We all have preconceptions in life. Predetermined ideas of what is right and wrong based on our own upbringing, faith or lack of it, and individual life experiences. Preconceptions in and of themselves are not necessarily a bad thing, but sometimes challenging them can soften hearts and lead to opportunities for love and grace.
Few people have borne witness to more changed hearts during moments of crisis than Melanie Childers, the Director of Pastoral Care at Appalachian Regional Healthcare System (ARHS). For more than 20 years her ministry has allowed people of all faiths to feel safe and spiritually cared for while receiving their medical treatment in the High Country.
A Family Affair
Melanie was born and raised with classical and sacred music in her veins. Her father, Terry, served as the music minister at their church near their home in Concord, NC. Her mother, Betty, served as the church organist and together they managed all eight of the church choirs, including Melanie’s personal favorite, the hand-bell choir.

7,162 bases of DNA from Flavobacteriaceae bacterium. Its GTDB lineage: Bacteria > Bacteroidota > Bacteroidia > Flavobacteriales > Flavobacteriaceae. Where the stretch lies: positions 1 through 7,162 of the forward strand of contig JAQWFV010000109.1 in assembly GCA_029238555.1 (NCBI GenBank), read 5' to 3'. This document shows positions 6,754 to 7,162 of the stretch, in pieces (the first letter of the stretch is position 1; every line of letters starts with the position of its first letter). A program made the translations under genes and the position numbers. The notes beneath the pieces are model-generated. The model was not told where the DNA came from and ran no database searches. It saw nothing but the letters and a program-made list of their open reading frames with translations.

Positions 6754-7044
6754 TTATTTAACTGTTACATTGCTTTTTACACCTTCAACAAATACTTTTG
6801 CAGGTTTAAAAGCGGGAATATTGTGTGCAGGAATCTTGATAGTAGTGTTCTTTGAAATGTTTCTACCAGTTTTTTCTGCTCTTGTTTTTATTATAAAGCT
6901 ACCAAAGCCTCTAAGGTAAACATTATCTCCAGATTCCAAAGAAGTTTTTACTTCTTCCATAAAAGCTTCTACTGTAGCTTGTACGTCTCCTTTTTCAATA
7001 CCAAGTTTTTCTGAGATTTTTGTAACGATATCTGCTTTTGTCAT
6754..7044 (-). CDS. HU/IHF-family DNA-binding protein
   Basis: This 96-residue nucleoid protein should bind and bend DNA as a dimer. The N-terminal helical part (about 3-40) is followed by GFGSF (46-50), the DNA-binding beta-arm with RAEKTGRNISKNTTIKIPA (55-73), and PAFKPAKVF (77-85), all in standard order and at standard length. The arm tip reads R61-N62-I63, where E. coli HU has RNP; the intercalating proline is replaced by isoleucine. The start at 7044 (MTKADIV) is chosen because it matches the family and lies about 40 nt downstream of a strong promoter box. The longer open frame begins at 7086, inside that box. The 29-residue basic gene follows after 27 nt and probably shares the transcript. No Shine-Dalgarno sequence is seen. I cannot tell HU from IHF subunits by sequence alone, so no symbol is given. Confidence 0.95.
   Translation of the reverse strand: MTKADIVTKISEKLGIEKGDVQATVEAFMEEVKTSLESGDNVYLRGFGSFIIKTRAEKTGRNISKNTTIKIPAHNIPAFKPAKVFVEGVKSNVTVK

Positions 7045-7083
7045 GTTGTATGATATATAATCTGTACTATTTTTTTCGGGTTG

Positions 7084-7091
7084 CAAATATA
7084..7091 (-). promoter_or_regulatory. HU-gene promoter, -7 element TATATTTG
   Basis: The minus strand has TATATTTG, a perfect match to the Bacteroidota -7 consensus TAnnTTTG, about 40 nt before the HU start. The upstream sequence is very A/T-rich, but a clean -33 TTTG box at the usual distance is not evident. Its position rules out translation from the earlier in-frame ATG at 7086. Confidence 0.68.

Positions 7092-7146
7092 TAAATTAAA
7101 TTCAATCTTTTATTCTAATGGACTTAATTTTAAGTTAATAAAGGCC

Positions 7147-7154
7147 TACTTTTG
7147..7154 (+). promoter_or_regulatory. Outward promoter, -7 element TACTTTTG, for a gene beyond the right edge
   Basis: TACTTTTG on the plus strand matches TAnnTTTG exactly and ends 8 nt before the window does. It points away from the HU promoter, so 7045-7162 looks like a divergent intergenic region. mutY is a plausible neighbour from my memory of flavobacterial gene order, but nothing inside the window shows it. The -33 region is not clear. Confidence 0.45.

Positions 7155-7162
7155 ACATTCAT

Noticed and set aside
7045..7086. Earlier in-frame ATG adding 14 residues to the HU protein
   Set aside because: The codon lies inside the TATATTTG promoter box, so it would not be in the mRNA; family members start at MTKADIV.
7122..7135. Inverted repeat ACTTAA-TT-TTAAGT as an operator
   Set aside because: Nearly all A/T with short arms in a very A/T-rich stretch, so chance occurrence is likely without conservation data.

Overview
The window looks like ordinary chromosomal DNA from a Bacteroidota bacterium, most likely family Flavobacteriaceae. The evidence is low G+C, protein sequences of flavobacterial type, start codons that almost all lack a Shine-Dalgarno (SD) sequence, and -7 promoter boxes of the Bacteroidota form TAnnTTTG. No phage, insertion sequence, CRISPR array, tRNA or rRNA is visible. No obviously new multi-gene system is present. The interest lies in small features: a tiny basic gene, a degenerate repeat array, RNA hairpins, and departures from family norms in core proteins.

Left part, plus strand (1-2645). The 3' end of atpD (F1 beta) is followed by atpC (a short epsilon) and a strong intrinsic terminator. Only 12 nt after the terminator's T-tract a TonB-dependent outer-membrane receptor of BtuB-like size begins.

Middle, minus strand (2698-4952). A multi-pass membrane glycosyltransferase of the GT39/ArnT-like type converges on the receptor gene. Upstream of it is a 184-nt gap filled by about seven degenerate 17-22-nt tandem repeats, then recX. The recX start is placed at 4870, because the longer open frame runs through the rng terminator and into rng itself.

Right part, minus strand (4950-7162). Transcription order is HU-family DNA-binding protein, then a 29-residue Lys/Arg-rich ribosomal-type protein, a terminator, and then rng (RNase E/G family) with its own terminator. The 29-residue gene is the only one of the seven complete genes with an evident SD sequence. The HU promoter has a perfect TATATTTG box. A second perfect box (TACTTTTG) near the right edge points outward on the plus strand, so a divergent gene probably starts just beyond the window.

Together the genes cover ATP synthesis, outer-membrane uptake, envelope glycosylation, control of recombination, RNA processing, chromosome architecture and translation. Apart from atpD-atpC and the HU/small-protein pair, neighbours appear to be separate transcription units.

Each morning Melanie would wake up early to read her Bible, write in her journal and practice the piano before heading out the door to go to school. “I put myself on a disciplined regimen as a child,” she said with a grin. “Before I graduated high school, I read through the Bible seven times and I wrote my way through a stack of spiral-bound notebooks. I always considered my journal to be my personal sanctuary, my private place to pour out how I was really feeling about life, relationships and faith.”
Although she enjoyed playing the piano, Melanie refers to herself as the black sheep in the family. “My two younger brothers, Brian and Jason, also shared my parents’ affinity for music and they went on to enjoy successful careers in it. I love music too, but I was called to take a different path.”
Melanie felt called into ministry at an early age. She took the initiative to pray, memorize scripture and to make her own profession of faith at seven years old.
She also managed to skip the stereotypical “preacher’s kid” stage of rebellion. Rather, her only complaint came at the hands of her parents, who insisted that she wore a traditional dress each week for church. A rule she loathed, but reluctantly followed in order to keep the peace.
“Sunday evening was my favorite night of the week,” she said. “My father would order pizza after service and we would all unwind together in front of the TV, watching M*A*S*H and Murder, She Wrote.”
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